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Where the inane meets the mundane

Author: mcummings (page 1 of 475)

Safari, High Sierra, and Google Hangouts Pro Tip

A quick tip if you are a Safari user, on High Sierra, but your daily life requires you to use Google Hangouts with some frequency. If you fall into all three of those camps, you’ve faced this frustration already: the hangout starts, but although the camera light comes on, your end of the video never starts.

As someone who would rather use just one browser, and (don’t tell my coworkers) finds Safari a lighter browser that gets the job done just as well, here’s a work around until the Google plugin authors get around to acknowledging and/or fixing this bug:

If you launch hangouts in Safari, then start up PhotoBooth, the process of turning the camera on by PhotoBooth will activate the camera in Safari. It’s a crappy work around, but I got it (and tested it as true) from Apple directly.

Hope this helps someone else out there, because I spent a month or more of frustration and browser swapping before finally asking. FWIW, the problem appears to be in the plugin from Google, not Safari itself (which is where I started my investigation).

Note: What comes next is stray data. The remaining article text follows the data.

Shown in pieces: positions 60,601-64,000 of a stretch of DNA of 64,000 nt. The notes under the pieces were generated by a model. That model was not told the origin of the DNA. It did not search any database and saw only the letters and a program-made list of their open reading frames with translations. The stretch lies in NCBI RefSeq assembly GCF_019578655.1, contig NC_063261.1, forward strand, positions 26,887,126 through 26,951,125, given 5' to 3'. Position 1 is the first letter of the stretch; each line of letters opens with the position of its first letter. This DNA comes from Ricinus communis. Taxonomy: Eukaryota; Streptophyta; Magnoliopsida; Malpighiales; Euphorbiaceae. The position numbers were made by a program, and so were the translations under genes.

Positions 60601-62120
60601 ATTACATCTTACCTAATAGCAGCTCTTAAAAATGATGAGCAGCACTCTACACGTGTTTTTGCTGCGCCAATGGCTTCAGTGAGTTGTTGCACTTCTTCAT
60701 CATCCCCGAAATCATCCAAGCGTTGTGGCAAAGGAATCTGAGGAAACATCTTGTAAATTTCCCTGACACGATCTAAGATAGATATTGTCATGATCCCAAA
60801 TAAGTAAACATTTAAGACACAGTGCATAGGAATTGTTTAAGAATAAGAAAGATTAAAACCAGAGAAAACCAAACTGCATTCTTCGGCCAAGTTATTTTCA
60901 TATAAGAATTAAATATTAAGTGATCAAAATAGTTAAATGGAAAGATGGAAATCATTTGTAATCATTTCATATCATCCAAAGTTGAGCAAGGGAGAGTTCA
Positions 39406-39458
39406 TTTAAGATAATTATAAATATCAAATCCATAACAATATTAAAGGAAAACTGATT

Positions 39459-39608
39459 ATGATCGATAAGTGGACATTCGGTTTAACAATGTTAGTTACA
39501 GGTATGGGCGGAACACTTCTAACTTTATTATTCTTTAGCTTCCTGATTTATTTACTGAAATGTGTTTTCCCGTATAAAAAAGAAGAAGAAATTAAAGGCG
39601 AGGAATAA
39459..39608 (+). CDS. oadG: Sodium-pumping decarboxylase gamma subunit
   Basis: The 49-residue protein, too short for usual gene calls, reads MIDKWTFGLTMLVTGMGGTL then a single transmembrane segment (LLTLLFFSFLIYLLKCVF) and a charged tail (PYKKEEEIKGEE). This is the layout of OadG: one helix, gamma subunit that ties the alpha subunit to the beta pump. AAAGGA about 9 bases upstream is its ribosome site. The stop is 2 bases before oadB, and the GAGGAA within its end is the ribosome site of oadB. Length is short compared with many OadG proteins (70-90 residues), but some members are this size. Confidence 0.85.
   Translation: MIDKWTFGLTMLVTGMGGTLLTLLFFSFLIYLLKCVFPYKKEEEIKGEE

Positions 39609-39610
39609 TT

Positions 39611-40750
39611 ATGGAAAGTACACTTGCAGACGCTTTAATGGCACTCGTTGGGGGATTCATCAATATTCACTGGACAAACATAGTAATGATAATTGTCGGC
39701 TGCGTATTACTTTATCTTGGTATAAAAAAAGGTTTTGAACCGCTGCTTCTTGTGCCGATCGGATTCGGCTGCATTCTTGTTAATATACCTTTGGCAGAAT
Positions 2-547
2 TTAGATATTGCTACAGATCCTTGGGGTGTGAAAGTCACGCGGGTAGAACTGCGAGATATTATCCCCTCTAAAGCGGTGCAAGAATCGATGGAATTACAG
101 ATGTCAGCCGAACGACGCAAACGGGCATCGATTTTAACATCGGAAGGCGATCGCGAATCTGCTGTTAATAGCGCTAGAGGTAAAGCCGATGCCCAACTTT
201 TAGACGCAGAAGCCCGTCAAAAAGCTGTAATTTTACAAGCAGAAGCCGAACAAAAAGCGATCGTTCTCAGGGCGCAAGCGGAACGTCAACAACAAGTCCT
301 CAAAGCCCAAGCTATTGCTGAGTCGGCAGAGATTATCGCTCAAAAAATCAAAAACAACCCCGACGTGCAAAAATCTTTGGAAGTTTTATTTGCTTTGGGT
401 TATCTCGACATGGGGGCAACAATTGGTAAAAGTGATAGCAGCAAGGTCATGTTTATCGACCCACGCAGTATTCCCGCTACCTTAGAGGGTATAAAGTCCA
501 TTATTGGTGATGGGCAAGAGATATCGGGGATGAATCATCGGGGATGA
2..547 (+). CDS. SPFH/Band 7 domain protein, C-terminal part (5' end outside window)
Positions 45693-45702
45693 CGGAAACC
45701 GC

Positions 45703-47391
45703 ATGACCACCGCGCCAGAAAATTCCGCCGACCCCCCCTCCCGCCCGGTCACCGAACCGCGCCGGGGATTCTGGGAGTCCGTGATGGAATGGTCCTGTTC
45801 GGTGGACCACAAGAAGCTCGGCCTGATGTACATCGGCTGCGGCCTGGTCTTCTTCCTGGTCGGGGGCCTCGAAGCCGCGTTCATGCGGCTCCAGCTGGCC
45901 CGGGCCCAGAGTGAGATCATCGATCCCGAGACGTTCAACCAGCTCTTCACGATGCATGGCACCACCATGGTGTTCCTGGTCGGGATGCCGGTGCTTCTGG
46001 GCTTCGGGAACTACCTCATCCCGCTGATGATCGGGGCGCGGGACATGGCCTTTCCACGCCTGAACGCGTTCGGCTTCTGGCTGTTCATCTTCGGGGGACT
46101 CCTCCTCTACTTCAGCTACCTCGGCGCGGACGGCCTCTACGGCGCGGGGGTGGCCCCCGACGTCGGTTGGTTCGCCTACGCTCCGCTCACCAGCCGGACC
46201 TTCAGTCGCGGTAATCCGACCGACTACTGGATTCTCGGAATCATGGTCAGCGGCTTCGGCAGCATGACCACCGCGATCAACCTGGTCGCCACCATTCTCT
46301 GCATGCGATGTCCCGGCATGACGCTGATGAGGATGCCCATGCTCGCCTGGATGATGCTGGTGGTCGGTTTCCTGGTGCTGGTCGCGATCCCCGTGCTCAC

A lack of written words is not a lack of desire

Monthly updates do not a good blog make. There are probably a few exceptions to that rule of thumb, such as sites that publish all of their articles in magazine format on a monthly basis, or the more successful review blogs. But for all intents and purposes, I know that it does me no good to not be blogging.

But it doesn’t stop there. In addition to not blogging, I haven’t been writing much lately either. It’s the season of NanoWriMo (and if you are participating this year, know that you have my support all the way – it’s a grueling but rewarding experience to even attempt it), but I’ve elected not to participate this year. “Ah,” my newsletter readers will assume, “surely that means you are wrapping up the next Niki Hunter book?”

Unfortunately, no, and that’s part of the problem. I’m about 40-50k into a draft, a fair chunk of writing under my belt, but I’m lacking the motivation to move forward on it. I’ve stepped back for now, and have asked my better half to take a read through and tell me if the story is even working. The problem is that I’m so close to it, I can’t tell if it’s working as a novel, or if it’s floundering about. When you write a novel, you keep so much of the story in your head as you write it that sometimes you fail to put it all down. So while you know the complete story, the reader is left with a disjointed account. Did that happen here? I’m not sure – that’s why I need a second opinion.

So what am I doing to fill the time?

Well, there’s been a lot of Breath of the Wild. My youngest and oldest and I are playing (independently, but trading shrine and challenge info), and that’s been a lot of fun. I really love being able to play a game on a handheld or on the TV without any break in continuity. I had the gold cartridge of the original Legend of Zelda, and it’s fun to see how far the game series has come since then.